Propagandists used Scott's story to exemplify British values of comradeship and sacrifice during the Second World War, when the publisher John Murray promised he would keep his journals in print for 'as long as I have paper'. And in 1948, Ealing Studios' film Scott of the Antarctic, with John Mills in the title role, underlined Scott's enduring status as a national icon.

Not until the 1950s and '60s did cracks begin to appear in Scott's heroic image. The end of Empire, so strikingly dramatised by the Suez crisis, called the rhetoric of national greatness into question. Beyond the Fringe, Carry On Up the Khyber and Monty Python, among many others, mocked the stiff-upper-lipped stoicism that Scott exemplified, as more emotionally expressive models of masculinity rose to prominence.

Influenced by new insights from psychology, biographers increasingly drew attention to passages of introspection and doubt in Scott's copious writings. A new consensus emerged during this period that built on Cherry-Garrard's portrayal, presenting Scott as fatalistic and withdrawn--in the words of Peter Brent in 1974, 'an inward man' who suffered from 'black moods of depression' and 'a curious feeling of inadequacy'.

DEBUNKING MYTHS

Mocked by comedians and psychoanalysed by biographers, Scott's heroic reputation had already begun to fracture, but it was the publication of Roland Huntford's Scott and Amundsen in 1979 that turned Scott from hero to villain.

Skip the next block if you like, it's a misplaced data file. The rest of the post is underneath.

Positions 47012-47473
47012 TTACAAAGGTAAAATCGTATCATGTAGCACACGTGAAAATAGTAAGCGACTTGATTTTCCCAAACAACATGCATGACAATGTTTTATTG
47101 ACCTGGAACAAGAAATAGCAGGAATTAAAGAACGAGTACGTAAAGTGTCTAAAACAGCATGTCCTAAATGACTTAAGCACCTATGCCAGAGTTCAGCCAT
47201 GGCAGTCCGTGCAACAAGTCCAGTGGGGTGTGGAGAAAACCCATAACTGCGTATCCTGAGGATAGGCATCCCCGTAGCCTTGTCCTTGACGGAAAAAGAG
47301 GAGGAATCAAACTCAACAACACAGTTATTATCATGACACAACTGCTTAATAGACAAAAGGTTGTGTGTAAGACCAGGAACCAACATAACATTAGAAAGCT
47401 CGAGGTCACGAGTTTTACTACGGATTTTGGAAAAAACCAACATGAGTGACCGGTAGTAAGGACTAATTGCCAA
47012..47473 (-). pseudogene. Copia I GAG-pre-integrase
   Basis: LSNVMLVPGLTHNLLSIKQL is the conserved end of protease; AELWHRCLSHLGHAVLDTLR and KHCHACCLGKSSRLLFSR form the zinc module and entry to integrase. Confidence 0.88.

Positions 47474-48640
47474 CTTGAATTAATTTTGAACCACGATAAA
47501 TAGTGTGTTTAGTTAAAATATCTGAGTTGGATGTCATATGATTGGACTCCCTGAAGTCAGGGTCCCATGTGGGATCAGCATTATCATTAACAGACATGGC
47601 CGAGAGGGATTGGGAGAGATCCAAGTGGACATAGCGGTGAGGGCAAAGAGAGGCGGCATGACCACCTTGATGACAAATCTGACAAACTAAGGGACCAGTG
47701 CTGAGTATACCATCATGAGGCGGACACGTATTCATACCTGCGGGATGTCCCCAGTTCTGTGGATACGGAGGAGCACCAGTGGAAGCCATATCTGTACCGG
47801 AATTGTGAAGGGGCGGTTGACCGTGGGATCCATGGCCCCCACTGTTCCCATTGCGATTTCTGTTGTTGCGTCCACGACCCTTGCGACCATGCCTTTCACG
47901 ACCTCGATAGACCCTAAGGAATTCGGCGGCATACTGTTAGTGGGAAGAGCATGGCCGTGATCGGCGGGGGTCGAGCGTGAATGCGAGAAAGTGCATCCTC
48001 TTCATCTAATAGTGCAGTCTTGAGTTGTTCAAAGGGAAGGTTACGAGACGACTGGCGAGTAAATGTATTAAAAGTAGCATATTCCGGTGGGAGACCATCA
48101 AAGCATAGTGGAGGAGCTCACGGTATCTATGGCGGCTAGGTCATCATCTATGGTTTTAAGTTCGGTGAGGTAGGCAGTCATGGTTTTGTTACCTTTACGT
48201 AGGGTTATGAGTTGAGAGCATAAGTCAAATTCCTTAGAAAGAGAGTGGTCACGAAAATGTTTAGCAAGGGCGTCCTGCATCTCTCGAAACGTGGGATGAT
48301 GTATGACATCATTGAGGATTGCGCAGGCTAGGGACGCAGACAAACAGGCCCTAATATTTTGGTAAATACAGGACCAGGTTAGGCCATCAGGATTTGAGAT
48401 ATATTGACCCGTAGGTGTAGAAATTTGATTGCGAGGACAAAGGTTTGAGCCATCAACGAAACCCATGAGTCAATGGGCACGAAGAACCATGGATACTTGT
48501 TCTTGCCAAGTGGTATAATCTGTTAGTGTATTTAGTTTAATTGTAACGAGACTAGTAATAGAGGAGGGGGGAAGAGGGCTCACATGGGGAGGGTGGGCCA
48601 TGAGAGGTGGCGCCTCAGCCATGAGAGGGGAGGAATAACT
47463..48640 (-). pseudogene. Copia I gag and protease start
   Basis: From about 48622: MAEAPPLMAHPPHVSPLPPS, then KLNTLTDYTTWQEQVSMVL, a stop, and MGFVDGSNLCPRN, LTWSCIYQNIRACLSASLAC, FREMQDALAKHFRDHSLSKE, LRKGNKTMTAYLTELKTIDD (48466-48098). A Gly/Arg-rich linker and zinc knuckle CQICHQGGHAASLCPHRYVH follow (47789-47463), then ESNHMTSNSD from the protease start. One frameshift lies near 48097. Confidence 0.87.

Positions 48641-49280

Huntford presented a man worthy not of admiration but castigation, whose flawed character and poor decision-making had caused the Antarctic disaster. Many authors before Huntford had argued that Amundsen was the superior explorer, but almost all had agreed that Scott's failings were redeemed by his brave death. Huntford, in contrast, ridiculed Scott's 'Message to the Public' as the special pleading of a man who had led his companions to their deaths.

Huntford's extensive research, encompassing previously unused Norwegian papers, demanded attention. Scott and Amundsen remains in print, a classic of the debunking genre of biography. Huntford's highly selective quotation of sources, however, undermines any claim that the book offers a balanced appraisal of Scott. Moreover, his laudable attempt to raise Amundsen's profile was thwarted by the incessant denigration of Scott that drives the narrative forward. Far from liberating the great Norwegian from his British rival, Scott and Amundsen bound the two men even more closely together.

[ILLUSTRATION OMITTED]

Huntford judged Scott to be 'a suitable hero for a nation in decline'. His interpretation fitted perfectly with the Thatcherite diagnosis of the nation's ills during the 1980s. Radical Conservatives attacked complacent elites who stifled the entrepreneurial spirit, more interested in etiquette than efficiency. Incompetents such as Scott were the villains who deserved blame for the decline of British greatness in the 20th century.

Although Huntford's interpretation was always contested, his portrayal of Scott the villain took root. ITV's blockbuster mini-series of 1985, The Last Place on Earth, may not have matched the success enjoyed by The Jewel in the Crown the previous year, but millions around the world still watched Trevor Griffiths' script reinforce Huntford's contrast between British bunglers and Norwegian experts.